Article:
- Bill Barnwell
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As we get deeper into the NFL season, fans, players, and coaches gain a clearer grasp on the true talent level of both players and teams. Not only are we seeing players whose performance has changed for better (Marcus Stroud) or worse (Ronde Barber) since the start of the season but also everyone's played at least five games, which helps to separate the flukes from the units that have seen a real change in their performance.
That means we can project matchups with more confidence, as the likelihood of a player or team performing dramatically different from our expectation decreases with each game. We can safely say now, for example, that losing Cullen Jenkins and Corey Williams has dramatically affected the Packers' run defense, turning them into a favorable matchup for opposing running backs. We know that despite the brilliance of Nnamdi Asomugha, the awful play of DeAngelo Hall and the refusal of Rob Ryan to stick Asomugha on the other team's top target on every play makes playing wide receivers against Oakland something of a crapshoot.
Of course, there's always going to be a significant amount of variance in fantasy football. No one's ever going to be able to eliminate that with their projections, but we can mitigate more of it each week. That's why you'll see our percentages for player projections become more extreme as we enter the middle half of the season, and why you should be paying more attention to matchups with each passing week.
Best and worst matchups for Week 7
Matt Schaub (Texans, plus-8 percent): It wasn't the prettiest day for Schaub last week, but his late rushing TD pushed him all the way up to 23 fantasy points; that's a day you can deal with if you're looking for a backup quarterback. Miami's pass defense is about average, but we can't say that about Detroit, the Texans' opponent this week. Factor in pass interference penalties and the Lions allowed Gus Frerotte -- Gus Frerotte -- 350 passing yards last week. In leagues in which Schaub is a free agent, he's the best bye-week option.
Kerry Collins (Titans, plus-8 percent): There's not much to Kansas City's secondary, but the biggest reason Collins isn't higher on this list is the Chiefs' rush defense is worse. The likelihood that the Titans will be winning this game early leads us to believe they'll run the ball too frequently for Collins to accrue a significant amount of fantasy points. He's still a good start in deeper leagues, though.
Jeff Garcia (Buccaneers, plus-8 percent): Since Garcia returned, he's been strictly a dumpoff guy, barely throwing anything deep and seemingly averaging three yards a completion. Unless you get completion points, that's not really exciting. Garcia is playing a Seattle defense that's 31st in the league in pass defense defense-adjusted value over average (DVOA) and can't decide who they want to start across from Marcus Trufant. Meanwhile, Trufant looks nothing like the franchise corner he was a year ago. Garcia will probably end up with something like 24-of-29 for 220 yards and a touchdown. That's 17 points just waiting to be had in most leagues.
Brodie Croyle (Chiefs, minus-16 percent): You read that right! Croyle is already off to an awful start, and while he has at least had a week's notice that he'll be starting this game, Tennessee has the best pass defense in football. They have a pass rush that's already sacked Croyle three times, and the game hasn't even started yet. Albert Haynesworth's agent already has a highlight film from this game prepared for Haynesworth's offseason suitors, and the season's not even halfway done.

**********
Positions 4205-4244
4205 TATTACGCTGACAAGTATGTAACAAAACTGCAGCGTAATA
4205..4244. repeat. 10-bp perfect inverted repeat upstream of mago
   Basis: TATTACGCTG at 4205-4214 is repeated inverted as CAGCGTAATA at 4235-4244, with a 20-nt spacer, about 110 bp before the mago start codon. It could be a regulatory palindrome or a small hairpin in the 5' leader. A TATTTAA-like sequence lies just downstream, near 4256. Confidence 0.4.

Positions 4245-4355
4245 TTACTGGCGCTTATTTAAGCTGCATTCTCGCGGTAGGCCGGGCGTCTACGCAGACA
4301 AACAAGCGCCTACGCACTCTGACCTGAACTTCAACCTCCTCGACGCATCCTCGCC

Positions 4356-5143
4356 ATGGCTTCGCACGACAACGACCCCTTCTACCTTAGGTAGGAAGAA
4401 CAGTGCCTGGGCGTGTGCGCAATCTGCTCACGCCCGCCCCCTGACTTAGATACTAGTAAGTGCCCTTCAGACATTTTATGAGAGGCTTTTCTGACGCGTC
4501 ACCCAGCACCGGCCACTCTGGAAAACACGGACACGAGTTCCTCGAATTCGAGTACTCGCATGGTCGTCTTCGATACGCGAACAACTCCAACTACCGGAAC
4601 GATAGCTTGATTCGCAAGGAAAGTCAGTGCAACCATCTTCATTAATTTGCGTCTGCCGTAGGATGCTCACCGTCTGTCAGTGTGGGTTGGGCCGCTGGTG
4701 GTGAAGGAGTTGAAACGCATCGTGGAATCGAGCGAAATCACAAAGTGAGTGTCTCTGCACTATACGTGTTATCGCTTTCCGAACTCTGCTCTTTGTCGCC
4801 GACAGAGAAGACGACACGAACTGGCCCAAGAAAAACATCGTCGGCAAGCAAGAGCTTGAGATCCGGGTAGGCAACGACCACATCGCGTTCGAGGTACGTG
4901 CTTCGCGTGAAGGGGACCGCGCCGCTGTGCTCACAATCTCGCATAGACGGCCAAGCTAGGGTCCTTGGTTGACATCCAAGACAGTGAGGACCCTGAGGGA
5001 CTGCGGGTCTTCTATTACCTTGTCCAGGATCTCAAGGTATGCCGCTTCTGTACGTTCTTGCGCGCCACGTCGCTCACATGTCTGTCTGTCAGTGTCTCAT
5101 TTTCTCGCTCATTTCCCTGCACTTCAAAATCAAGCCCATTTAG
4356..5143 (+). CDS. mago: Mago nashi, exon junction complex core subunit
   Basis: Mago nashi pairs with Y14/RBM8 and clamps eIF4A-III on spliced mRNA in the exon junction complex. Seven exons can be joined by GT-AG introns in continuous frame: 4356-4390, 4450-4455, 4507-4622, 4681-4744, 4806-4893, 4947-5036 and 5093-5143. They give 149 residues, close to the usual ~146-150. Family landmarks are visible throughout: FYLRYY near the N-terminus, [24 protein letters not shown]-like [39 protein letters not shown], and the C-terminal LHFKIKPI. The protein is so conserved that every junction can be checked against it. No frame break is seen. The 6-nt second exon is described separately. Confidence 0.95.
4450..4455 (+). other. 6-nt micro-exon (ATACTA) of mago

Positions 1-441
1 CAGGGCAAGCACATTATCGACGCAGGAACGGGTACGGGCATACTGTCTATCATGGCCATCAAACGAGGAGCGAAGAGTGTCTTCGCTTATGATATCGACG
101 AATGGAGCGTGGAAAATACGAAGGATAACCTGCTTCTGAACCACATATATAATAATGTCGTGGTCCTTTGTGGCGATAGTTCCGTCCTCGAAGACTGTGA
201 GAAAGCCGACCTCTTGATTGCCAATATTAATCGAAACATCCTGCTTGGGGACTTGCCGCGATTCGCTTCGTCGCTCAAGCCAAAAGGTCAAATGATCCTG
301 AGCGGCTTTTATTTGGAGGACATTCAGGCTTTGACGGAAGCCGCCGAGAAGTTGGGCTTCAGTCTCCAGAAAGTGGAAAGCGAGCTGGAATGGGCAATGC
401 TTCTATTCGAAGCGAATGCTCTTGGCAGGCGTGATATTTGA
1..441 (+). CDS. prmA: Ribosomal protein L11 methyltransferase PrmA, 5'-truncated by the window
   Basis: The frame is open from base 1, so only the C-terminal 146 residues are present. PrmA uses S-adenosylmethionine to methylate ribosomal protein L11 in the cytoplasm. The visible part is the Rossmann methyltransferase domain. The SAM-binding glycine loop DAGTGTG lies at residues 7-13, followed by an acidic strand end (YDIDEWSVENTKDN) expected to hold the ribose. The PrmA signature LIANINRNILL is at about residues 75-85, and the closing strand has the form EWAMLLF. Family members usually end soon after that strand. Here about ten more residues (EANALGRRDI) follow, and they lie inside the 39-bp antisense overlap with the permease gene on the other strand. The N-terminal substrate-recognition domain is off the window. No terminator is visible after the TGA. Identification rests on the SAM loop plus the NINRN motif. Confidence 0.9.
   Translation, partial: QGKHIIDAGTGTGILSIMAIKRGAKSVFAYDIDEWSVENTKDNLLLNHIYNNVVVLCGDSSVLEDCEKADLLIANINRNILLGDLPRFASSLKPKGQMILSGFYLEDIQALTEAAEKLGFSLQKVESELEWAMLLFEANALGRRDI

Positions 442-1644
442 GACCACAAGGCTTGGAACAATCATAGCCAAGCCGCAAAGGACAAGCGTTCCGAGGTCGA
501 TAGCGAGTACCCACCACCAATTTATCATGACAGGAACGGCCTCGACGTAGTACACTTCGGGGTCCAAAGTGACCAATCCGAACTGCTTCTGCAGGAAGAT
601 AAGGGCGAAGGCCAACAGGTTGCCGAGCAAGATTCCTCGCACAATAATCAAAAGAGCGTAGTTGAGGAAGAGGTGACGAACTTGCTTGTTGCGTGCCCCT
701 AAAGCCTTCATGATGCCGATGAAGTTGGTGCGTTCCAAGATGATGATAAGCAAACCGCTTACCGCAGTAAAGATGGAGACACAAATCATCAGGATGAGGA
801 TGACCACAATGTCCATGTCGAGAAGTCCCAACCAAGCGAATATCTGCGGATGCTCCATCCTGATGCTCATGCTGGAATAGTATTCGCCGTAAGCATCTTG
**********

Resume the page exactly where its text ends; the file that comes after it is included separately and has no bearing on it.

Chad Pennington (Dolphins, minus-12 percent): What we learned last week about the Ravens is they can't get away with covering the corpse of the Indianapolis Colts' offense in man coverage across the field. Once Rex Ryan realized that, the score was 17-0 and the game was virtually over. It was a good lesson to learn, but this week, the Ravens replace Peyton Manning, Marvin Harrison, and Reggie Wayne with Pennington, Greg Camarillo, and Ted Ginn Jr. This should work out better for the Ravens. On a side note, if Pennington motions out as a receiver, what are the odds on Ray Lewis following him and laying him out? 98 percent? 99 percent?
Seneca Wallace (Seahawks, minus-9 percent): We suppose there are friends and family of Seneca Wallace who draft him every year in their fantasy leagues, hoping Mike Holmgren will either make him a starting wide receiver or Matt Hasselbeck will get hurt. They got their wish a few weeks back, and now, they get another Wallace start under center. For the eight of you, then: Wallace has a bad matchup. Don't start him. You'll get another chance in 2011. Hope he has a better matchup then and that it's not in the CFL.
Marion Barber (Cowboys, plus-12 percent): We don't know if Tony Romo will be back. Roy Williams (and we mean the Roy Williams who plays offense for the Cowboys, not the Roy Williams who plays defense and is hurt this will get annoying very quickly) will be around, but he still has to learn the offense before he'll play a real role. Felix Jones is gone for the next several weeks. That means, to us, that until Romo's 100 percent again the Cowboys will lean on Barber. This week, against the Rams, that could be a very, very good thing.
Chris Johnson (Titans, plus-11 percent): Johnson will likely have to split more time with LenDale White than we'd like, but this is a great matchup for him. The Titans are very likely to be beating the Chiefs early, which means lots of running the ball against a bad rush defense. In addition, the Chiefs have the second-worst pass defense in the league against running backs. Think Johnson can take advantage of that?